It is important not to be too fundamental in interpreting the last verse of today’s reading. All too often, insistence on the exclusiveness of the Christian way has been responsible for problems in various parts of the world. The Gospels all agree that the approach of Jesus was all inclusive and excluded no one who would want to come to the truth. There is no doubt that Jesus revealed the Father in the most unique of ways, as no one before had ever done. This is because, in the incarnation, God took on “flesh” in all its weaknesses and limitations. Jesus did not simply put on human nature but became like us in every single way and thus, can understand every aspect of our lives. However, by the fact of the incarnation, Jesus also gave us an insight into who God is and who we are called to be. He made us aware of our own limitlessness. Though he limited himself, we must realize that Jesus is much bigger than the narrow image of him we often have. This narrow image is responsible for our restricting him and making him as small as we are.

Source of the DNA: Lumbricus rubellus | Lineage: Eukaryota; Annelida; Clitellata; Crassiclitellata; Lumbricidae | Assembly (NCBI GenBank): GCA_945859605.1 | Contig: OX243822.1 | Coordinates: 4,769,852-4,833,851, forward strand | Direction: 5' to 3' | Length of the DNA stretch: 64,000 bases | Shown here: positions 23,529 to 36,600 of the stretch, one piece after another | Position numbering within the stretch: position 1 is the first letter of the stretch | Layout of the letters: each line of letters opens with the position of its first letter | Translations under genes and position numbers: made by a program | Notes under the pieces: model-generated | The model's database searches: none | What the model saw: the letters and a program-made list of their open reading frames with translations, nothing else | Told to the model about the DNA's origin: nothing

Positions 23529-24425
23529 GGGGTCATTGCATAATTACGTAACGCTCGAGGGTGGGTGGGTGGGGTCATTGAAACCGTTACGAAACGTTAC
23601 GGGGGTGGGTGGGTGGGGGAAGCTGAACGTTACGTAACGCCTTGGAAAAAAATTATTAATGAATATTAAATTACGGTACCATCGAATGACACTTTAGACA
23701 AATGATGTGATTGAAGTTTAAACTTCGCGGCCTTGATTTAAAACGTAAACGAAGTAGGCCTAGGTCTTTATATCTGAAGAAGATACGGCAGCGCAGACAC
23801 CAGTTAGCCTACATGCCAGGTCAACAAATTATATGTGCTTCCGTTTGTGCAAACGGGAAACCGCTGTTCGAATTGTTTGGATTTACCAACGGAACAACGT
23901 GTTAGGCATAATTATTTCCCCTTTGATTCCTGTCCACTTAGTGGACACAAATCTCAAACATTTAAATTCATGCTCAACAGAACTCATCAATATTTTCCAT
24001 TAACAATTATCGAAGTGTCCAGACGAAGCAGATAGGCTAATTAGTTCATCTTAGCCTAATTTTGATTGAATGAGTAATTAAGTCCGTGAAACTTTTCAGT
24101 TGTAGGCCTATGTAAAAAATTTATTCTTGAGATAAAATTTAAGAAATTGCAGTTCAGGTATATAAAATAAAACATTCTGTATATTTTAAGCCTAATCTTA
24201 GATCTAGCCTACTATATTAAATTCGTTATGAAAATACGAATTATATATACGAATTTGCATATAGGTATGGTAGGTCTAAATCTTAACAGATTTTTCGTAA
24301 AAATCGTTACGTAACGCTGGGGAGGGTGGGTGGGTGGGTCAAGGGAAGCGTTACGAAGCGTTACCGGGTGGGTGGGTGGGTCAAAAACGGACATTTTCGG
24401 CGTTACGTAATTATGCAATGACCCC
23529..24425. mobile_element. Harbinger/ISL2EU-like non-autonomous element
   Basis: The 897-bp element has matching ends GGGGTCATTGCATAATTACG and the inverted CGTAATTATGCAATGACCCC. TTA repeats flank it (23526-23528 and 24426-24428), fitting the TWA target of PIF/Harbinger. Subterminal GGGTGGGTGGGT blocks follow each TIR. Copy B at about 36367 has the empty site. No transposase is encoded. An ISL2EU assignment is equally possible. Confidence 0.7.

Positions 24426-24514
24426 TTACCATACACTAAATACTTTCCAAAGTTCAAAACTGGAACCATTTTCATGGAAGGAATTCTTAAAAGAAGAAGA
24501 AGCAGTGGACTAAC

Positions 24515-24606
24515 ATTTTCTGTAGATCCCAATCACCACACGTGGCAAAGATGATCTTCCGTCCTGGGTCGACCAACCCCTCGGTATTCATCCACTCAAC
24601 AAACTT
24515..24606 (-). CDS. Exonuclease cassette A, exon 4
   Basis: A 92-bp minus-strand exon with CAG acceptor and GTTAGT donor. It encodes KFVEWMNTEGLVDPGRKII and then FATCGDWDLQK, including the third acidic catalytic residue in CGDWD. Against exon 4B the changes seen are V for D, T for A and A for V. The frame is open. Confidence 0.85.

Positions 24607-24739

John was writing about his community’s experience of seeing God in Jesus incarnate and was not concerned with showing the superiority of this revelation over any other or with the fate of believers of other religions. We must keep this in mind when interpreting the last verse of today’s text. We must, however, rejoice because we are privileged to receive such a unique revelation of God in Jesus Christ.
When one brackets out the questions that contemporary Christians falsely import into these verses, there is nothing outrageous or offensive about the claims made here. Rather, at the heart of Christianity is this affirmation of the decisive revelation of God in the incarnation. John 14:6 can thus be read as the core claim of Christian identity; what distinguishes Christians from peoples of other faiths is the conviction given expression in John 14:6. It is, indeed, through Jesus that Christians have access to their God.
Wednesday, 25 April 2018
To read the texts click on the texts: Acts13:13-25; Jn 13:16-20
These verses contain the second part of the discourse spoken by Jesus after he washes the feet of his disciples. In the first part (-15), Jesus teaches his disciples about the meaning of his washing their feet, and the implications that this action has for their lives as his disciples.